It was an action-packed year for the telecom sector. It started with the telecom auctions of the cancelled licences of 2008, where the government received bids worth Rs. 61,126 crore. It also saw Bharti Airtel, country's largest operator, registering its first rise in profits after many months of decline. Mukesh Ambani's Reliance Jio, which is yet to commence operations, bid for 2G spectrum.
There was some bad news too. The 2G scam hearings are still on. Vodafone's tax case is still pending. Some companies like Uninor were reduced to just being regional players. Others like Aircel and Videocon are slowly becoming irrelevant operators. But the worst was when Mumbai's Loop Telecom shut shop, leaving about a million subscribers in the lurch.
However, the high for the industry was the growing demand for data services and smartphones. Even though the numbers are yet to be out, it seems by the end of winter, India will be the second largest country in terms of Internet users, overtaking the US, thanks to increased smartphone use. India has currently 243 million Internet users, of which about 200 million access the Internet through their mobile phones.
The growing smartphone user base had a positive impact on Indian mobile handset makers. According to one of the research firms, home-grown Micromax piped Samsung to become the country's largest smartphone seller. The phones became bigger and faster. There were many new launches, of which almost all of them were smartphones. While some companies like Nokia and Blackberry struggled, companies like Samsung and Motorola were clawing on to their position, after being hit hard by Indian brands like Micromax, Karbonn and Lava, and Chinese brands like Xiaomi and Gionee.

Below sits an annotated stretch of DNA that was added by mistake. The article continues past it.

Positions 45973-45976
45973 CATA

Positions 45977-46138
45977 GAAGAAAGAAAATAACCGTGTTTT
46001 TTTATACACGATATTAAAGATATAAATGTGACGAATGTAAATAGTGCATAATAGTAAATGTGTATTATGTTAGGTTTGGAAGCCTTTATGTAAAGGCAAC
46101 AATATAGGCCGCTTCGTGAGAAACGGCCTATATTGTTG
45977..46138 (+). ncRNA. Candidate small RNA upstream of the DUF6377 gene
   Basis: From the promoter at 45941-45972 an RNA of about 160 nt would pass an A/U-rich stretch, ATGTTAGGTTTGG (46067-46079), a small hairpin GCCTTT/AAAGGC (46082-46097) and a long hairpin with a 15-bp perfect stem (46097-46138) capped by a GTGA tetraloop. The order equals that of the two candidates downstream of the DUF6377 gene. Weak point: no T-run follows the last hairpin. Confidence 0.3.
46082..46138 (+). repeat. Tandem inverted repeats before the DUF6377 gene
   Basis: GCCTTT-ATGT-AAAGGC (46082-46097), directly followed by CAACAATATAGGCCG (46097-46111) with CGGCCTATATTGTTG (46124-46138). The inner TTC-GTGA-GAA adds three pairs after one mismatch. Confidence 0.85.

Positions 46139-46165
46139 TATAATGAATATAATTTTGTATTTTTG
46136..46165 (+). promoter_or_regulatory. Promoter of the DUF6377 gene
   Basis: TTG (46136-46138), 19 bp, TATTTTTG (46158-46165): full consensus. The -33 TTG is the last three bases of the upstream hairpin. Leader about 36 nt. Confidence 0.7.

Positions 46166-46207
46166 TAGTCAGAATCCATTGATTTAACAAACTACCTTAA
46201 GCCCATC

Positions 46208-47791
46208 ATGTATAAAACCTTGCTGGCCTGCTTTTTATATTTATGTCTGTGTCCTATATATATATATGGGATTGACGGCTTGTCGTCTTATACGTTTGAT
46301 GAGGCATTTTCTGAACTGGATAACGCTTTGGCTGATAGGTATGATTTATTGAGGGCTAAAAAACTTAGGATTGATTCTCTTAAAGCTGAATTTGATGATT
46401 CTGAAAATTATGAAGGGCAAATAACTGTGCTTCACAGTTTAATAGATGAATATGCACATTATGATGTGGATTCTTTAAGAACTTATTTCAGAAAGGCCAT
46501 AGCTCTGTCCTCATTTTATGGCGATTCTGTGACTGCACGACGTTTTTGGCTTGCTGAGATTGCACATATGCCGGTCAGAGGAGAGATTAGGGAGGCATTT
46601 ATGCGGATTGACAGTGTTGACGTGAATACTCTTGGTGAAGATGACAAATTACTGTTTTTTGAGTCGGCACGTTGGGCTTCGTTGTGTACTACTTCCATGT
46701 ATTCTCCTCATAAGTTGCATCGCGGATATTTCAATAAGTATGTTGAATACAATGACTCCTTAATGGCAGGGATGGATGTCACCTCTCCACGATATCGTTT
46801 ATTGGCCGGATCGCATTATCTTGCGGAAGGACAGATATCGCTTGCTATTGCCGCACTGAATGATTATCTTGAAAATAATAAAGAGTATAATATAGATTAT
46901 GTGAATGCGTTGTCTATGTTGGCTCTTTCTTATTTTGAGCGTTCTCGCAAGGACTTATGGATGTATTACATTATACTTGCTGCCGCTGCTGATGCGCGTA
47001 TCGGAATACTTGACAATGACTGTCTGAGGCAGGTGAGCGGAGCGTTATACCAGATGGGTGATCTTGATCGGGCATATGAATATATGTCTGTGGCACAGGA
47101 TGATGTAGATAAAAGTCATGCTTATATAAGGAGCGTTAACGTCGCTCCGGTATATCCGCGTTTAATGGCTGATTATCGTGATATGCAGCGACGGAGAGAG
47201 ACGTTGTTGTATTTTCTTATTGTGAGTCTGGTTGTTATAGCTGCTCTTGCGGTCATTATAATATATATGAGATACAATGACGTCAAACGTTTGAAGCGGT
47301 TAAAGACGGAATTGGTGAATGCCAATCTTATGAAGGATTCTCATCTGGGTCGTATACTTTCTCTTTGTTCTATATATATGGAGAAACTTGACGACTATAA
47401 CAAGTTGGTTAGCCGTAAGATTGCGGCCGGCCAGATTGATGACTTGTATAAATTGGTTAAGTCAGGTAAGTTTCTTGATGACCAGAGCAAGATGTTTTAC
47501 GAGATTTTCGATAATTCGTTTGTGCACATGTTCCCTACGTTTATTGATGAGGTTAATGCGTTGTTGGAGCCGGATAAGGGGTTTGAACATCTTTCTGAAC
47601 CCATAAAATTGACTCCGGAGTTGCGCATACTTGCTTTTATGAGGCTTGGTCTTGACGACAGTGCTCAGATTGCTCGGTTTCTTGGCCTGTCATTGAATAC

The smartphone user base had already crossed 120 million handsets by May end. Service providers like Bharti Airtel, Vodafone and Idea saw a significant rise in data users to 40 million, 33 million and 31 million, respectively. The companies also launched a series of services to further enhance data usage.
More importantly, the spike in data use was also fuelled by increase in rural usage. Himanshu Kapania, managing director of Idea Cellular, had told Business Today that the requirements of people in rural India are not very different from the urban user. Companies formed special teams to tap the rural market and offered packages for customers in villages. To build a brand, Vodafone and Idea introduced the concept of "son of soil", where the company engaged a resident of the village to sell services.
INTERESTING READ:How Himanshu Kapania made Idea one of the top 3 telecom operators
This entire buzz created a lot of headlines in the newspapers and grabbed TRP of news channels. But then, businesses without bad news become boring. Telecom tribunal, TDSAT, slapped Rs. 650 crore and Rs. 100 crore penalties on Airtel and Vodafone, respectively, in roaming case. The Department of Telecom had found that the top two telecom companies had been routing national and international calls as local calls, causing a loss to the exchequer.
The much-awaited launch of Reliance Jio's services was deferred to 2015. The spectrum auctions, which were to happen by the end of 2014, have also been postponed to the next year.
Somehow, after years of lull, 2014 has set the pace for growth in the telecom sector in India. The year has also widened the gap between the top three players and the rest of the industry. Things had started looking better by 2013 end, but still companies were sceptic, which is not the case anymore. In 2015, if Mukesh Ambani launches Reliance Jio, then that might bring about an inflection point in the industry. But then this is only the beginning of a new era in telecommunication.
FULL COVERAGE:2014 Year In Review